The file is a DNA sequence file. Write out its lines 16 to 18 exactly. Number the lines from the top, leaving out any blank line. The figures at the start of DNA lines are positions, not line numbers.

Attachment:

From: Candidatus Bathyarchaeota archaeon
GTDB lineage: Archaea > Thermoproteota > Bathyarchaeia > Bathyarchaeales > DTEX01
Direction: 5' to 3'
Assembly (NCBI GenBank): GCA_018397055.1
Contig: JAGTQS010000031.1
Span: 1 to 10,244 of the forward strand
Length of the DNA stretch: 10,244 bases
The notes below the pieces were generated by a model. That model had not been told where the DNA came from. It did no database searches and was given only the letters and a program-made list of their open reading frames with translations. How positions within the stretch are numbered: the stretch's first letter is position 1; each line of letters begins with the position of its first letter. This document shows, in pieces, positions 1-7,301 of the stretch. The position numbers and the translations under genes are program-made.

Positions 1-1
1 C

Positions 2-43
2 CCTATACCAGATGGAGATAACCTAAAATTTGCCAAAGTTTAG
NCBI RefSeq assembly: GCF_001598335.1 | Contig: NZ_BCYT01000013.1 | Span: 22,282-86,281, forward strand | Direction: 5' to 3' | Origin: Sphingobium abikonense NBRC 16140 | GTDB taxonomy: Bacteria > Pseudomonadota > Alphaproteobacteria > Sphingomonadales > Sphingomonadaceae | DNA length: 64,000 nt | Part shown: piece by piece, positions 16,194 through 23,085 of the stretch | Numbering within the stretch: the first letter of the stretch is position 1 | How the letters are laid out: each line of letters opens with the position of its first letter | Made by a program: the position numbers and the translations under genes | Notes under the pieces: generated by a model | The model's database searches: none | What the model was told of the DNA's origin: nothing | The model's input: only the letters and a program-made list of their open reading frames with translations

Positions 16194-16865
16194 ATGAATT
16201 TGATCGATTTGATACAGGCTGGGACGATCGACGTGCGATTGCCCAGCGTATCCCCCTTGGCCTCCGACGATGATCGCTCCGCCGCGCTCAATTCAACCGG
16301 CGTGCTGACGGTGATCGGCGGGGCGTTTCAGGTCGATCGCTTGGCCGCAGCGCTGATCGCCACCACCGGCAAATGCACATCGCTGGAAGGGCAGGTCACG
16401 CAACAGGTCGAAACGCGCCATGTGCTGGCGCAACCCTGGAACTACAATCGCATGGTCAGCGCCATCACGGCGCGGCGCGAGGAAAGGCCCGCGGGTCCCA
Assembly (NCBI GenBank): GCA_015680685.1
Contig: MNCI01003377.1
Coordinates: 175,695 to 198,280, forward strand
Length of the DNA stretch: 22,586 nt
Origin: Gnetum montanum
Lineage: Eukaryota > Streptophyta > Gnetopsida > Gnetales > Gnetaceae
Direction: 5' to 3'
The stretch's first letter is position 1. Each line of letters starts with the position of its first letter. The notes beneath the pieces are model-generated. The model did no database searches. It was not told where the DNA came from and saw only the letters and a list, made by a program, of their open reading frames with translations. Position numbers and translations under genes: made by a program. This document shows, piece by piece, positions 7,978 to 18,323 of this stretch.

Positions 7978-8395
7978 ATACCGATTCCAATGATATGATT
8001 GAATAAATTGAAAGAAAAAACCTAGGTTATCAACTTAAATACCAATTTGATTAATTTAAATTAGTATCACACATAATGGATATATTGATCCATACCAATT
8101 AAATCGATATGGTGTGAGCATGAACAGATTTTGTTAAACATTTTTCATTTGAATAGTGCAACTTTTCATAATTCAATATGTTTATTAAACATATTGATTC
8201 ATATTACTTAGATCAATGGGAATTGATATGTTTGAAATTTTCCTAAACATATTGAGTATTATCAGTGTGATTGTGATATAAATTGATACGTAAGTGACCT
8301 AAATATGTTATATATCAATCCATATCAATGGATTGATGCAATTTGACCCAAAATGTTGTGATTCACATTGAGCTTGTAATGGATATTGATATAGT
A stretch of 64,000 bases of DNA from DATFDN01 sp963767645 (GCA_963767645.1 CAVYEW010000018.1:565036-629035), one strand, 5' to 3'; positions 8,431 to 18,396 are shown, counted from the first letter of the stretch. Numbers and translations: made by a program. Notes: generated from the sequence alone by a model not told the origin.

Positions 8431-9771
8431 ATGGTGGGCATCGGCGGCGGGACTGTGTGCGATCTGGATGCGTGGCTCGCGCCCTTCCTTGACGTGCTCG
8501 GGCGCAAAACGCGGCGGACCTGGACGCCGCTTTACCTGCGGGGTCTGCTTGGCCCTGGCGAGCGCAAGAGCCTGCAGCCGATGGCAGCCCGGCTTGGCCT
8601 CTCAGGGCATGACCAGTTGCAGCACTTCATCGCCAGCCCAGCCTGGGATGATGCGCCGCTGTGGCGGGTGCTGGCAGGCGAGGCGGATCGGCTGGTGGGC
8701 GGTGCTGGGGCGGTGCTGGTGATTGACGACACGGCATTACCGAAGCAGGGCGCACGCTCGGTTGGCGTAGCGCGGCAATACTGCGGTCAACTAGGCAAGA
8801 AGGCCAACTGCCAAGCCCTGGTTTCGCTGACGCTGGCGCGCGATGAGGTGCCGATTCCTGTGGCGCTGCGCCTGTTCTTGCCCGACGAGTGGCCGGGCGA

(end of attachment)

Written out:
16201 TGATCGATTTGATACAGGCTGGGACGATCGACGTGCGATTGCCCAGCGTATCCCCCTTGGCCTCCGACGATGATCGCTCCGCCGCGCTCAATTCAACCGG
16301 CGTGCTGACGGTGATCGGCGGGGCGTTTCAGGTCGATCGCTTGGCCGCAGCGCTGATCGCCACCACCGGCAAATGCACATCGCTGGAAGGGCAGGTCACG
16401 CAACAGGTCGAAACGCGCCATGTGCTGGCGCAACCCTGGAACTACAATCGCATGGTCAGCGCCATCACGGCGCGGCGCGAGGAAAGGCCCGCGGGTCCCA